Alisa R. Del Tufo

Ashoka Fellow
,
Fellow Since 2007
Threshold Collaborative

Citation

This profile was prepared when Alisa R. Del Tufo was elected to the Ashoka Fellowship in 2007.
The New Idea
Family violence was once considered a private family matter, and then in the 1970s became the business of the criminal justice and social welfare system. Alisa envisioned a better solution: Build the capacity of individuals and communities to see and address the root causes of family violence. Convinced that these problems can best be mitigated and eliminated where they arise—in the belief systems and cultural context of the families. Alisa enables communities to prevent domestic violence and preserve child welfare, with minimal reliance on or intrusion by social welfare and criminal justice institutions.

Although domestic violence (DV) services had been around for a long time, Alisa realized that few were taking into account the cultural context in which family violence occurs, and fewer were working on violence prevention. For Alisa, that context is crucial. She believes that everyone can be engaged in offering safety and support to adults and children in violent family situations and, even more importantly, can learn to recognize troubled families and help them solve their problems without resorting to violence. Alisa established CONNECT to end family and gender violence by transforming the beliefs that fuel abusive behavior, and to empower those closest to the problem, including men and boys, to come together to find solutions. Through transformative education, Alisa has pioneered programs that help batterers, victims, children, community members, service providers, clergy, and social workers, examine and change the assumptions that perpetuate family violence. In this model, social welfare and criminal justice organizations support, rather than co-opt, the power of people to take charge of their problems.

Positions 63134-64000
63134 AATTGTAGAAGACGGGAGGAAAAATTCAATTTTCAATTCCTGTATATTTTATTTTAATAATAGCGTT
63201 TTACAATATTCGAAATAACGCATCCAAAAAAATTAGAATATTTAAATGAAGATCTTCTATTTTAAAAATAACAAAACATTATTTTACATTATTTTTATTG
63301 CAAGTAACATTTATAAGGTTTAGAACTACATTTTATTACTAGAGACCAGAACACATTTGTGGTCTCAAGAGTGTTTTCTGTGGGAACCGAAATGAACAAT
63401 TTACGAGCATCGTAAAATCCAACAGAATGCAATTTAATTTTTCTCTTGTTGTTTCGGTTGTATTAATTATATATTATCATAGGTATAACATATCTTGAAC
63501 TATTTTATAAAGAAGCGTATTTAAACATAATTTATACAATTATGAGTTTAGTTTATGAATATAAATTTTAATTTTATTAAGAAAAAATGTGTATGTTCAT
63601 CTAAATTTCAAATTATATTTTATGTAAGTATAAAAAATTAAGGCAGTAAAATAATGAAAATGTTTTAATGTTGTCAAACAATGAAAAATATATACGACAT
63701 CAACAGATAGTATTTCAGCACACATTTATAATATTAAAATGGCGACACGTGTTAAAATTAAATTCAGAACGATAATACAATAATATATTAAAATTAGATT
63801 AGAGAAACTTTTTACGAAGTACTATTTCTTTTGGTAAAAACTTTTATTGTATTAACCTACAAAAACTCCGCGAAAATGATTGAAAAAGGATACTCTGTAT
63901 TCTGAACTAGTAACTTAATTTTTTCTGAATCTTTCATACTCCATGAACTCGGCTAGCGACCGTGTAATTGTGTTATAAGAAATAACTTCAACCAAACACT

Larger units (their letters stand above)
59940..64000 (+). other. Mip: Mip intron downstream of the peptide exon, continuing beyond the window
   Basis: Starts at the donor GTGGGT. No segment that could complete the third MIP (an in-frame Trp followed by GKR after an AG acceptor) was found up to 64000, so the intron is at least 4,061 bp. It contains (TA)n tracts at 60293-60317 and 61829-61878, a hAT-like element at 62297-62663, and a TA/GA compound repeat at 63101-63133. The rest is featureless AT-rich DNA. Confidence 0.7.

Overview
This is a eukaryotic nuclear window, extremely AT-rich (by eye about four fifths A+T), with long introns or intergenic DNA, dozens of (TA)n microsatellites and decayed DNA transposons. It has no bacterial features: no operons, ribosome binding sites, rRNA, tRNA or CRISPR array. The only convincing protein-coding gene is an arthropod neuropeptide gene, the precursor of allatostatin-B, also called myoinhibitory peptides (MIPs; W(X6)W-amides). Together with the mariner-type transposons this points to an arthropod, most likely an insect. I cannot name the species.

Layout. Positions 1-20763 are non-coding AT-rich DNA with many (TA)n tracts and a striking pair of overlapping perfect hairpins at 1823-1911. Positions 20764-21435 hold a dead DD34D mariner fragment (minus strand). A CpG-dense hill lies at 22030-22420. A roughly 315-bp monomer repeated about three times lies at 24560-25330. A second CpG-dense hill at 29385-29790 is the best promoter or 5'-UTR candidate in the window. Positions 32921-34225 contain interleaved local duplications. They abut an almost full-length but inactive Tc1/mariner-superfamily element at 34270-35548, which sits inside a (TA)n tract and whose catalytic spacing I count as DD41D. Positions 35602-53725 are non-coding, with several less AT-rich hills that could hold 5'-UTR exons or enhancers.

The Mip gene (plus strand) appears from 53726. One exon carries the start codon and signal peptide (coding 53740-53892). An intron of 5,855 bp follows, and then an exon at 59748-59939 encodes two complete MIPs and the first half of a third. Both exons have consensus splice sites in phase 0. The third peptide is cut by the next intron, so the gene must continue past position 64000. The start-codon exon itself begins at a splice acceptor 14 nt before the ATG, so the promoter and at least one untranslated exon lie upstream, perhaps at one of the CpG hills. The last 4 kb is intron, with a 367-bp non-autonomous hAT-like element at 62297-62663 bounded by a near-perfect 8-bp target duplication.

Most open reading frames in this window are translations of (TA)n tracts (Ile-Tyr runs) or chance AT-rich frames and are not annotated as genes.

After proving these concepts in communities throughout New York City, Alisa is turning her attention to helping communities across the U.S. adapt this comprehensive “health model” to promote the safety and well-being of children and families. Working at the intersection of DV and child welfare, Alisa brings these artificially but historically separate systems together to work for the benefit of the families they serve. She also focuses on the problems that fuel much of this country’s family violence: Poverty and racism.
The Problem
The Strategy
The Person

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